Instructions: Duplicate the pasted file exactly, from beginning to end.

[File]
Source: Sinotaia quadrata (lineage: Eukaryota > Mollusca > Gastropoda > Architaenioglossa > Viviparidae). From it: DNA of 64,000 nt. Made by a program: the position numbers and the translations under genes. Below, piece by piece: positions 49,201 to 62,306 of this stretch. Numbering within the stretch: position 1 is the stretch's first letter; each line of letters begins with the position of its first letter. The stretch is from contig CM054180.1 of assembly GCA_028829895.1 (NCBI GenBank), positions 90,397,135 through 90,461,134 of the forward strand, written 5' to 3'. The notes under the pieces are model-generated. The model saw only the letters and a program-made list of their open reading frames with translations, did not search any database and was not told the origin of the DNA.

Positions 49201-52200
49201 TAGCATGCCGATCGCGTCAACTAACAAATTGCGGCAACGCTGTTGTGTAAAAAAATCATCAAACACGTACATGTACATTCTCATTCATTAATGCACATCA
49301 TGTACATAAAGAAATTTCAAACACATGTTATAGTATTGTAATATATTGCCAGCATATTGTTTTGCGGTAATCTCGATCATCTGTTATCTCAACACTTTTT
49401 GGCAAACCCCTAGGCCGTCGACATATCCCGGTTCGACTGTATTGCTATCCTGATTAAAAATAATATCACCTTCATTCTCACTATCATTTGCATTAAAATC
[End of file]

Source: Sinotaia quadrata (lineage: Eukaryota > Mollusca > Gastropoda > Architaenioglossa > Viviparidae). From it: DNA of 64,000 nt. Made by a program: the position numbers and the translations under genes. Below, piece by piece: positions 49,201 to 62,306 of this stretch. Numbering within the stretch: position 1 is the stretch's first letter; each line of letters begins with the position of its first letter. The stretch is from contig CM054180.1 of assembly GCA_028829895.1 (NCBI GenBank), positions 90,397,135 through 90,461,134 of the forward strand, written 5' to 3'. The notes under the pieces are model-generated. The model saw only the letters and a program-made list of their open reading frames with translations, did not search any database and was not told the origin of the DNA.

Positions 49201-52200
49201 TAGCATGCCGATCGCGTCAACTAACAAATTGCGGCAACGCTGTTGTGTAAAAAAATCATCAAACACGTACATGTACATTCTCATTCATTAATGCACATCA
49301 TGTACATAAAGAAATTTCAAACACATGTTATAGTATTGTAATATATTGCCAGCATATTGTTTTGCGGTAATCTCGATCATCTGTTATCTCAACACTTTTT
49401 GGCAAACCCCTAGGCCGTCGACATATCCCGGTTCGACTGTATTGCTATCCTGATTAAAAATAATATCACCTTCATTCTCACTATCATTTGCATTAAAATC